Macroeconomic stability

Geoff Riley

14th December 2009

Macro stability can be measured by the volatility of key indicators:

  1. Consumer price inflation (annual % change in prices)
  2. Real GDP growth over one or more business cycles
  3. Changes in measured unemployment / employment
  4. Fluctuations in the current account of the balance of payments
  5. Changes in government finances (i.e. the size of the fiscal deficit or surplus)
  6. Volatility of short term policy interest rates and long term interest rates such as the yield on government bonds
  7. Stability of the exchange rate in currency markets

A stable economy provides a framework for an improved supply-side performance i.e.

• Stable low inflation encourages higher investment which is a determinant of improved productivity and non-price competitiveness
• Control of inflation helps to main price competitiveness for exporters and domestic businesses facing competition from imports
• Stability breeds higher levels of consumer and business confidence – sentiment drives spending in the circular flow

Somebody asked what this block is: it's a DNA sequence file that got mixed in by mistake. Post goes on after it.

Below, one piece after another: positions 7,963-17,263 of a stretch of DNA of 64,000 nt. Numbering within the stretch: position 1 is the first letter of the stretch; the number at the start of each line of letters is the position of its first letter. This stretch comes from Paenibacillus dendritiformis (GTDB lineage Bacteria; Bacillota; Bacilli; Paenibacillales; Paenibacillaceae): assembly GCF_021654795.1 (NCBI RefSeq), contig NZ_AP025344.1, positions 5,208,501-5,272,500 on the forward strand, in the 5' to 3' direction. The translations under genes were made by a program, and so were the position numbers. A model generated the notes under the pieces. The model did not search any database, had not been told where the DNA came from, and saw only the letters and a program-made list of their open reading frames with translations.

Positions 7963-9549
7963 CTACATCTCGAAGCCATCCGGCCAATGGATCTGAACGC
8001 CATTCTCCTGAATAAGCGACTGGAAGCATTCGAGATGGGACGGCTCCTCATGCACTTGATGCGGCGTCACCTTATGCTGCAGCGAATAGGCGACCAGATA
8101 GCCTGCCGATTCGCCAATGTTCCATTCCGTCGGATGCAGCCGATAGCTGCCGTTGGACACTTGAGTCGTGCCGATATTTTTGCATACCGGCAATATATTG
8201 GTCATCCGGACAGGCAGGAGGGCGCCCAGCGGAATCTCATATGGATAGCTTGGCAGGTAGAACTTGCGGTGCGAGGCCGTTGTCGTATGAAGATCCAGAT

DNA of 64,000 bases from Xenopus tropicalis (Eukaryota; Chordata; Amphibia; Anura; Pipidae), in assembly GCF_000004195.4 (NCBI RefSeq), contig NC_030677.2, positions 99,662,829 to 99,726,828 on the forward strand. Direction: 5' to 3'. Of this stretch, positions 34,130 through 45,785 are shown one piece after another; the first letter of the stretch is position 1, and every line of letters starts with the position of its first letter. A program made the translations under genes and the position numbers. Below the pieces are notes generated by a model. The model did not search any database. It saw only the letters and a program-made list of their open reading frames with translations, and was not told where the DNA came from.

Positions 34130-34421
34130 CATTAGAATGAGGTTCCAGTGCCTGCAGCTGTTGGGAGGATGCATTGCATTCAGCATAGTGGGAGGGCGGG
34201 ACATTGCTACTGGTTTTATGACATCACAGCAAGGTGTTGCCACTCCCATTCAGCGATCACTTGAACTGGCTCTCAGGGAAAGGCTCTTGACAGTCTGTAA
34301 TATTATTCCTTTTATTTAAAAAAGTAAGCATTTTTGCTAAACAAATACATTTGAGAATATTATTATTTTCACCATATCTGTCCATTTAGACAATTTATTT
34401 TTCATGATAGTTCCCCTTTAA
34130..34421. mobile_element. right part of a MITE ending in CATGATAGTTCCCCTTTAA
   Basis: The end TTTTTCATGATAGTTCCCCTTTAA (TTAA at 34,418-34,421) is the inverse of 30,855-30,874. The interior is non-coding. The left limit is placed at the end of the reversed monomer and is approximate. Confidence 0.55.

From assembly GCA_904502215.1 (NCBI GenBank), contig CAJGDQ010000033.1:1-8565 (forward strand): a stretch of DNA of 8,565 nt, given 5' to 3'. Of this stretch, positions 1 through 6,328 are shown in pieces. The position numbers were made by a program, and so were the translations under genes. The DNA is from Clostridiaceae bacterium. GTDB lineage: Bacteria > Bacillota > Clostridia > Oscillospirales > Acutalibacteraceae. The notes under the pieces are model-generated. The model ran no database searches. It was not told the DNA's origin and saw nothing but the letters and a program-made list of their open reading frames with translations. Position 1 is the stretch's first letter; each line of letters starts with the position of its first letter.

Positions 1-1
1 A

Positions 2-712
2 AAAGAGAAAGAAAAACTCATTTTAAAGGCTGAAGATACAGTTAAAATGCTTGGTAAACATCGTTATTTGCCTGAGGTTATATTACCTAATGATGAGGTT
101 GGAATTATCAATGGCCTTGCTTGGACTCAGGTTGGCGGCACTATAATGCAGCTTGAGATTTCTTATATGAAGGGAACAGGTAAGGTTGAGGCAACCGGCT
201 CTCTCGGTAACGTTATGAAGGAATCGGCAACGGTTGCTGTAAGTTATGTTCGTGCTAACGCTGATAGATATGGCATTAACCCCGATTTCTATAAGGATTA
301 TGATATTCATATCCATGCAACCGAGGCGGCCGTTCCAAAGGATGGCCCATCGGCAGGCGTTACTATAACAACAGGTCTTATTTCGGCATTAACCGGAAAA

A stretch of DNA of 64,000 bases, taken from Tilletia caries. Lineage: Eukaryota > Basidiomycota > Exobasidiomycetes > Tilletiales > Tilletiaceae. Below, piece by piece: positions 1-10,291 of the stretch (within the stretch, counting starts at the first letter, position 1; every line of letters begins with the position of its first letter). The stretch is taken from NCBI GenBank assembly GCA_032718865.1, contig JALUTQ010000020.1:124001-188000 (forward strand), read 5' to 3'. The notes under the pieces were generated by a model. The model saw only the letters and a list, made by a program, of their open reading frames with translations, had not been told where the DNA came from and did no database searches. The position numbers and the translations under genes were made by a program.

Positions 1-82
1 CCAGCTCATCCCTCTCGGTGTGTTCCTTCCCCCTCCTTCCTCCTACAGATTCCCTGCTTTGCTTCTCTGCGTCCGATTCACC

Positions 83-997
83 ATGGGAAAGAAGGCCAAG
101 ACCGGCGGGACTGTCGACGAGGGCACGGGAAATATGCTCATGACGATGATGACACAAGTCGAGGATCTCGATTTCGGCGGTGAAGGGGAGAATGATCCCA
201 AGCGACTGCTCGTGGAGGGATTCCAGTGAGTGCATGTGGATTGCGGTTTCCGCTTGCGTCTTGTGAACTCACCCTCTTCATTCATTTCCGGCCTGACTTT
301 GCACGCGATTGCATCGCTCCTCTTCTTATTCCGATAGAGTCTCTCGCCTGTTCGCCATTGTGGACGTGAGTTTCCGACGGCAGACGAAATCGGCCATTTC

• The maintenance of steady growth and price stability helps to keep short term and long term interest rates low, important in reducing the debt-servicing costs of people with mortgages and businesses with loans to repay
• A stable real economy helps to anchor stable expectations and this can act as an incentive for an economy to attract inflows of foreign direct investment

UK exambuster

Geoff Riley

Geoff Riley FRSA has been teaching Economics for over thirty years. He has over twenty years experience as Head of Economics at leading schools. He writes extensively and is a contributor and presenter on CPD conferences in the UK and overseas.

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